- Avoid diminishing language. It comes across as unconfident to others and psychologically puts you in an unconfident headspace. But more than anything, phrases like: “I want to talk a little bit about . . .” and “I’d just like to go over. . .” do no more than take up valuable time in your presentation that you could be using to make your point. Further, if you are trying to speak up against a domineering colleague, you will need to come across as confident in order to be properly heard.
- Build a metaphorical corral. This is great for people who tend to ramble. You can do this by saying: “Today, I’m going to discuss three aspects of this topic,” or in response to a question: “There are two things I’d like to say to respond.” This self-imposes limits to the amount you can speak if you tend to go off on tangents. It will also have the added benefit of helping you keep within the time constraints of your presentation.
As long as your presentation is similarly concise in its point-making, you can immensely improve your confidence with these practical steps.
- Know your audience
Paying attention to who your audience is will impact the content of your presentation, i.e., providing proper context if presenting to a board; acknowledging audience pain points, especially to boost morale in a team meeting; and avoiding jargon and dense data analysis in work presentations. Essentially, you need to keep it on ‘their message’, and make sure you know what they want out of your presentation; it’s similar to whetting their appetite by dangling a carrot in front of them to encourage them to come back to you. But more than that, knowing your audience will likely impact your structure, too. For board meetings especially, discussion results in the best decision-making; you may have to go out of your comfort zone and try flipping your presentation structure on its head. Try, for instance, to make a 5-minute presentation with 25 minutes of Q+A rather than the more standard 25 minutes with 5 minutes of Q+A.
Similarly, it’s a good idea to try to anticipate some of the questions your audience will ask – especially in interviews (either as interviewer or interviewee) – so that you can prepare answers in advance. Bear in mind it’s okay not to have the answers to everything, and to say that you need to check and get back to them; don’t let not knowing an answer topple your self-confidence for the rest of the presentation or Q+A.
Ultimately, having an audience in mind that you’re addressing will maximise engagement with your presentation. Even if you’re the primary speaker, it’s best to encourage a dialogue so that 1) you’re not taking up all the air space and 2) your audience feel heard and respected. This latter point is particularly important for creating a more inclusive atmosphere in team discussions, so that quieter team members have the opportunity to speak up and louder team members step back to allow others to participate.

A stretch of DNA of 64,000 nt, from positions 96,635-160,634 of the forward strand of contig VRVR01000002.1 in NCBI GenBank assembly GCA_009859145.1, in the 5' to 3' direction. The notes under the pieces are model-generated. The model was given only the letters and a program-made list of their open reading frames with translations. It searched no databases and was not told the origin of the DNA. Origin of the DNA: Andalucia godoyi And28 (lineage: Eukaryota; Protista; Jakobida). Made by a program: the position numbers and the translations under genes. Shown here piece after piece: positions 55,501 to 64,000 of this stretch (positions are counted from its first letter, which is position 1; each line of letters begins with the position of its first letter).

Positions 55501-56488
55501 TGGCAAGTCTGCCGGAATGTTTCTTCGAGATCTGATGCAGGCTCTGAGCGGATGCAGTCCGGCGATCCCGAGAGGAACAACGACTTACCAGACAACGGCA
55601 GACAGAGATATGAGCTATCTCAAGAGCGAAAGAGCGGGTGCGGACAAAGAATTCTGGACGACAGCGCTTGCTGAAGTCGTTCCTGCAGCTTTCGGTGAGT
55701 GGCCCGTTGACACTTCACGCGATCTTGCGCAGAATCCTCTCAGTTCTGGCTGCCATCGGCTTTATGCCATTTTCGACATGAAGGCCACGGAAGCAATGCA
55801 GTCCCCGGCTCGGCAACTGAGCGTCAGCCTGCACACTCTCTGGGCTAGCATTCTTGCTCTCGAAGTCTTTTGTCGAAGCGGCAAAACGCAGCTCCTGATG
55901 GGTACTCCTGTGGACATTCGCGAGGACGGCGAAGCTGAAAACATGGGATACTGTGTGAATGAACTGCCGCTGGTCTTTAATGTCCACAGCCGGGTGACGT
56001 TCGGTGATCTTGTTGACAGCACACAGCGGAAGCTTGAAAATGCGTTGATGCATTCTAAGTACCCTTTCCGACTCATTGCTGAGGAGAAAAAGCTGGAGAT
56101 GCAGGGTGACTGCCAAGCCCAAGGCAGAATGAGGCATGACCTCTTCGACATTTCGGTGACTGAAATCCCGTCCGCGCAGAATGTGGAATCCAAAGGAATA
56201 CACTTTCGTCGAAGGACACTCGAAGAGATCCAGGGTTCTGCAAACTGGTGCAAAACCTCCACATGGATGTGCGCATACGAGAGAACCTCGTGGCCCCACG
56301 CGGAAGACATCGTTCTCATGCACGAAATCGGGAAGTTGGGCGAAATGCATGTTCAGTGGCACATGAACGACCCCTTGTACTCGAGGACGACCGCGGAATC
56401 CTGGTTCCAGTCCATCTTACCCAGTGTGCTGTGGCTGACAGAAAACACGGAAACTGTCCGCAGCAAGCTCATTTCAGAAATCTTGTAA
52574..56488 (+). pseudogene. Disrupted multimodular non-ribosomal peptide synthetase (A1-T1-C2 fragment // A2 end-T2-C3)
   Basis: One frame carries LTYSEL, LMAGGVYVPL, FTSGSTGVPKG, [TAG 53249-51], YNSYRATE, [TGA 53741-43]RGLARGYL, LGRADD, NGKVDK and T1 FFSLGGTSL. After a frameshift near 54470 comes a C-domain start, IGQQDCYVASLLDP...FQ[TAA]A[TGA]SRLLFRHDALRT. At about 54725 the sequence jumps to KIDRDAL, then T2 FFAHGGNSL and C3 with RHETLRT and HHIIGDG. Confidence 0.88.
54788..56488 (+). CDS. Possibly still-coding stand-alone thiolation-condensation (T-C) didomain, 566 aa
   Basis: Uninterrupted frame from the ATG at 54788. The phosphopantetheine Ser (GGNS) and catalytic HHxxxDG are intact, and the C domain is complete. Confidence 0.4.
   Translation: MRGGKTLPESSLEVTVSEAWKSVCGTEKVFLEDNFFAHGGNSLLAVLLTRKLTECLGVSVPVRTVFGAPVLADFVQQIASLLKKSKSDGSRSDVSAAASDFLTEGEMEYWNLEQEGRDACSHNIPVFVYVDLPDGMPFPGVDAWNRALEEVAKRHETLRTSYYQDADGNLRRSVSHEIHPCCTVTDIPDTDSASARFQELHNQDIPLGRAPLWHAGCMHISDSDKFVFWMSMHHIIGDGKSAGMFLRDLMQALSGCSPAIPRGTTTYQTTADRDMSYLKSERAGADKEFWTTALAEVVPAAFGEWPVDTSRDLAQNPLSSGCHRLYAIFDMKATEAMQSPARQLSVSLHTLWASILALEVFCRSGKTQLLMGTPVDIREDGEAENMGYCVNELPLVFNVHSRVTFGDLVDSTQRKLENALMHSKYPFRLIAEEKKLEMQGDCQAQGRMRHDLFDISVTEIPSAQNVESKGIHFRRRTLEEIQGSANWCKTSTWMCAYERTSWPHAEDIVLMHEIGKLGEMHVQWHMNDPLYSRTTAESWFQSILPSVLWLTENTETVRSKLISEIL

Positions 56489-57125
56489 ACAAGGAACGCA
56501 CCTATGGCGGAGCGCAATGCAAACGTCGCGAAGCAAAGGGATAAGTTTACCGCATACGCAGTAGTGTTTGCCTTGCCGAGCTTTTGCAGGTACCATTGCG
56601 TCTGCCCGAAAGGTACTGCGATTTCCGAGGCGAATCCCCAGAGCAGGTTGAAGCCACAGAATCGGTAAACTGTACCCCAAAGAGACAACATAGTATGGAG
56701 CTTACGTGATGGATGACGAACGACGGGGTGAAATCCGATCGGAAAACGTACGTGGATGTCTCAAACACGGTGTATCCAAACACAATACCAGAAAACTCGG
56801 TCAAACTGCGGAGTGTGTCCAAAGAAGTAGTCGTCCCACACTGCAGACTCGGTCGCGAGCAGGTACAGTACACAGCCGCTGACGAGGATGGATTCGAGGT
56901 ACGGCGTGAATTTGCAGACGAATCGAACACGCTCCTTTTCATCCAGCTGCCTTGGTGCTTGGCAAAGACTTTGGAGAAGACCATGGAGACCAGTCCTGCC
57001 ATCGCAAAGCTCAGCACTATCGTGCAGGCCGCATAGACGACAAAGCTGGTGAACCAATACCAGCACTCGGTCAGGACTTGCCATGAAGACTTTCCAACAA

- Strive for excellence over perfection
As the old saying goes: nobody’s perfect. It’s okay to stutter or slip up, and it doesn’t mean you can’t deliver something excellent at the end of the day, especially with practice. Traditionally, the advice is to practice in front of friends and family, and this works well if you will be presenting in front of a room full of people. If your presentations/meetings are still mostly virtual, however, then recording yourself on your laptop to see how you look and come across is a better way to rehearse, as the environment is similar/the same as when you will give your presentation to others. If you’re unsure how to record yourself with your laptop, you can read more here. If you’re using Zoom or Microsoft Teams then you can read here and here on how to set up a virtual background for maximal visual impact. For an interview, where you’re less likely to be familiar with your audience, the best option may be to blur your background or to set up somewhere in your house with a neutral background instead. Have a go at recording yourself and see how it goes. Practice will help you break out of bad habits, help you feel assured and confident, and better prepare you for any technical mishaps.
In summary, whenever public speaking becomes a requirement of life, the best balance is between style and substance. Use these tips to become more confident in asserting yourself or alternatively, to pull back if you tend to hog all the airtime. Public speaking doesn’t necessarily get any easier, but your ability to cope with the pressure and anxiety of it improves with preparation and practice. Best of luck!